5 Basic Requirements for Good Citizenship

1.  Register to Vote

 Simply put, you cannot make your voice heard if you do not show up on Election Day.  Some may take the cynic’s view and proclaim that all politicians are cheats, swindlers, etc. so a vote doesn’t make a difference in the end.  I disagree with that opinion on the basis that it paints a large number of good public servants with that brush.  Those running for public office should be judged one at a time on the merits they present to the electorate.  If, you do have a Hobson ’s choice at the ballot box, I suggest it may be because not enough good people are involved in holding their candidates accountable. 

2.  Vote More Than Once Every Four Years

 The majority of people registered to vote only show up in years in which the president is on the ballot.  It is such a shame.  While I grant you that the presidential election is very important, in my opinion, it is not nearly as important as your local and state elections.  It is these offices which impact your daily life more than any other.  These offices control how your tax dollars are allocated, how your businesses are regulated, how your schools are governed, and so forth. 

3.  Read the News

 You cannot hold your government officials accountable if you are not aware of what is going on in your community, state, and nation.  I recommend you find a few good news websites and check them daily, if possible.  Notice I said “read the news” and not “read the opinions.”  While it is certainly important to read what others think about the important events of the day, I caution the consumer of news to seek out material that is not opinion masquerading as news.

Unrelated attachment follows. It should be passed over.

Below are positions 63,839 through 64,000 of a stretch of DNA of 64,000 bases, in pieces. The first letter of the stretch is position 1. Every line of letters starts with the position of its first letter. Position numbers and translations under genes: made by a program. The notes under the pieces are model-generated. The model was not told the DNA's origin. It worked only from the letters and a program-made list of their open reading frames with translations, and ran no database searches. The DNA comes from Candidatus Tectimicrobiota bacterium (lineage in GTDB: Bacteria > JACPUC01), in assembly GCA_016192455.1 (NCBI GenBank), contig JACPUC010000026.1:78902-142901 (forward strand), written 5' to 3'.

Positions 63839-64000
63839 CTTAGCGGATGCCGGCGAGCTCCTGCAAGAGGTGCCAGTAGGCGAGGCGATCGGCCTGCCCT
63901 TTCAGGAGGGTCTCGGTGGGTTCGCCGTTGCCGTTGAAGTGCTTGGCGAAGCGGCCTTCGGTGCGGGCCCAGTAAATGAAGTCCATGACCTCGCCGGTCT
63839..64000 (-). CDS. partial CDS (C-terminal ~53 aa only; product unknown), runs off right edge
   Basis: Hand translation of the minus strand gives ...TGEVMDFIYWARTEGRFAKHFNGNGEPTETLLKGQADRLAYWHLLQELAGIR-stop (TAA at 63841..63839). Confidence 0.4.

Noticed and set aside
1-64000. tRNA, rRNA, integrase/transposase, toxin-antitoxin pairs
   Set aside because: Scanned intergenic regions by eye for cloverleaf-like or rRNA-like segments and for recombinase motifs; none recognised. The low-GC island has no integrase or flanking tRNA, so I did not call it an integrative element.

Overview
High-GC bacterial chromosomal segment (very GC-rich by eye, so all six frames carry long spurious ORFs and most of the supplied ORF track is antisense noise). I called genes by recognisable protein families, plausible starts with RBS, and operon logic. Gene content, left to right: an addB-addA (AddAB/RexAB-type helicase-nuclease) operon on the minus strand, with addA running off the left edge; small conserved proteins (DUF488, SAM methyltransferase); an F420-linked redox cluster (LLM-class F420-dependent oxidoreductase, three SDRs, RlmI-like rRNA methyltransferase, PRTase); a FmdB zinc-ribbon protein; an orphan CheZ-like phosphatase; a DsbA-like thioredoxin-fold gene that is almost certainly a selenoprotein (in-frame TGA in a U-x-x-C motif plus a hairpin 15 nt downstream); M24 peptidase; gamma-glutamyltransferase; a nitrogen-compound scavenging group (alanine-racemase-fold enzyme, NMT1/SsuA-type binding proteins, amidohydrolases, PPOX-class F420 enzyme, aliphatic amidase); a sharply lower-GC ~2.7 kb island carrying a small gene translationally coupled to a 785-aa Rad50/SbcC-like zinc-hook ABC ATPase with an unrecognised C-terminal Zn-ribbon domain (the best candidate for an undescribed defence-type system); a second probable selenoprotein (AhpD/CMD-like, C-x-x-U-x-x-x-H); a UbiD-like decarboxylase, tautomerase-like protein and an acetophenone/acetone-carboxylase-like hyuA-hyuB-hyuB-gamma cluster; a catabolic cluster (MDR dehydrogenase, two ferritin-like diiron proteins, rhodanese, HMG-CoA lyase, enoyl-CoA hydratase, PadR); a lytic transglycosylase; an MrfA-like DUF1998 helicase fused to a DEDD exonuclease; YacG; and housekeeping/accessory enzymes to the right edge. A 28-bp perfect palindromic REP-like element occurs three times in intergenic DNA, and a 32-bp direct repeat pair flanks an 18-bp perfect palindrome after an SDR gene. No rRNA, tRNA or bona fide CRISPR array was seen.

4.  Know Who Represents You

 You can’t petition the government if you do not know who your representatives are.  Most people know their representatives in the halls of Congress.  Do you know who represents you in the state house and senate?  Do you know your city councilor and county commissioner?  Do you know your school board member?  These people are your servants.  Find out who they are and don’t hesitate to contact them should the need arise. 

5.  Know How Your Government Works

 Because governments are large, complex entities, most average citizens won’t come close to understanding some of the minute intricacies associated with them.  I think this is why many people get confused and decide it’s not worth the effort to comprehend how laws, ordinances, etc. get passed.  Nevertheless, it is important to have a basic understanding of how policies and laws are made.  This information is vital so that you can be sure your government is operating in a transparent, efficient manner.  Start out by learning how a bill goes through Congress and the state house from introduction to its approval or veto.  Next, spend some time learning how ordinances are passed on your city council.  Finally, it is a good idea to understand how your local school board passes new policies. 

I emphatically agree with all of these. It’s almost like I wrote it.

I proud to say that I currently do all five. How about you?

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